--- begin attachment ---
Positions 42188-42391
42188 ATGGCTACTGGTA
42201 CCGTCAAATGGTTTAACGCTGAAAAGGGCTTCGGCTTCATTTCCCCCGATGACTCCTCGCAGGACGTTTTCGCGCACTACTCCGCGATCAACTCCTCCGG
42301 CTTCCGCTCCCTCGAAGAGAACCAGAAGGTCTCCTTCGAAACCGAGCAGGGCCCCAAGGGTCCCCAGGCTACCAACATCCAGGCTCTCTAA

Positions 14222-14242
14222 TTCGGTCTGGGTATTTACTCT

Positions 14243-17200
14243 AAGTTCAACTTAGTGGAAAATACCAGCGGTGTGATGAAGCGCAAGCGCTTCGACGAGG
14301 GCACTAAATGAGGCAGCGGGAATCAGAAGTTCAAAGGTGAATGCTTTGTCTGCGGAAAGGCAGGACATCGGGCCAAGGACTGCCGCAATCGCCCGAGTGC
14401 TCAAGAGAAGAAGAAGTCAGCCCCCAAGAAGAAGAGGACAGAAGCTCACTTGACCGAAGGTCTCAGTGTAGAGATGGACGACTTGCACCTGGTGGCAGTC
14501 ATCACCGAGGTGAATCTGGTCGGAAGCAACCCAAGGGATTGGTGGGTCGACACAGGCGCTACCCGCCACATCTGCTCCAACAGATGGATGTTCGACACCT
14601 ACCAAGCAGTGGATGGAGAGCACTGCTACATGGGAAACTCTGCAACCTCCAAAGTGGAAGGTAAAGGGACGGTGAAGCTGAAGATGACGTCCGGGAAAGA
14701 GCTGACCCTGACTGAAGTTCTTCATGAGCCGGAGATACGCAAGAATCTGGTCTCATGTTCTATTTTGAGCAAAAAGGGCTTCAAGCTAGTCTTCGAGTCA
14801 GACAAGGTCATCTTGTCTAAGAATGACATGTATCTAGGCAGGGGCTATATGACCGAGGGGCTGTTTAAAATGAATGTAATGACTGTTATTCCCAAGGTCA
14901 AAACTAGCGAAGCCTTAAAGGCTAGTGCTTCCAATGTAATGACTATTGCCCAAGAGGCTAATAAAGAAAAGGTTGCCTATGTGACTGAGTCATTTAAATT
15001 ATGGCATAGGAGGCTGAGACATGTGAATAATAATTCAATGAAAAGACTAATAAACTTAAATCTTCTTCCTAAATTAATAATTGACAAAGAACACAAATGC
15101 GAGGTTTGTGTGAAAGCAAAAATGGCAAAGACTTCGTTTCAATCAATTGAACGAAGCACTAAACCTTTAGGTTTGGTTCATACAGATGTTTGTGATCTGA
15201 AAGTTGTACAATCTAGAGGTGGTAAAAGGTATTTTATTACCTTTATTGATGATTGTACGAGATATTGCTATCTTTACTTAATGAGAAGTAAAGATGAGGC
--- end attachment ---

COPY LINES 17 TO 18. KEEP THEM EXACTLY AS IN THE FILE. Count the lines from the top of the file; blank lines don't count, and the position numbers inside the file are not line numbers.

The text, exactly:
15101 GAGGTTTGTGTGAAAGCAAAAATGGCAAAGACTTCGTTTCAATCAATTGAACGAAGCACTAAACCTTTAGGTTTGGTTCATACAGATGTTTGTGATCTGA
15201 AAGTTGTACAATCTAGAGGTGGTAAAAGGTATTTTATTACCTTTATTGATGATTGTACGAGATATTGCTATCTTTACTTAATGAGAAGTAAAGATGAGGC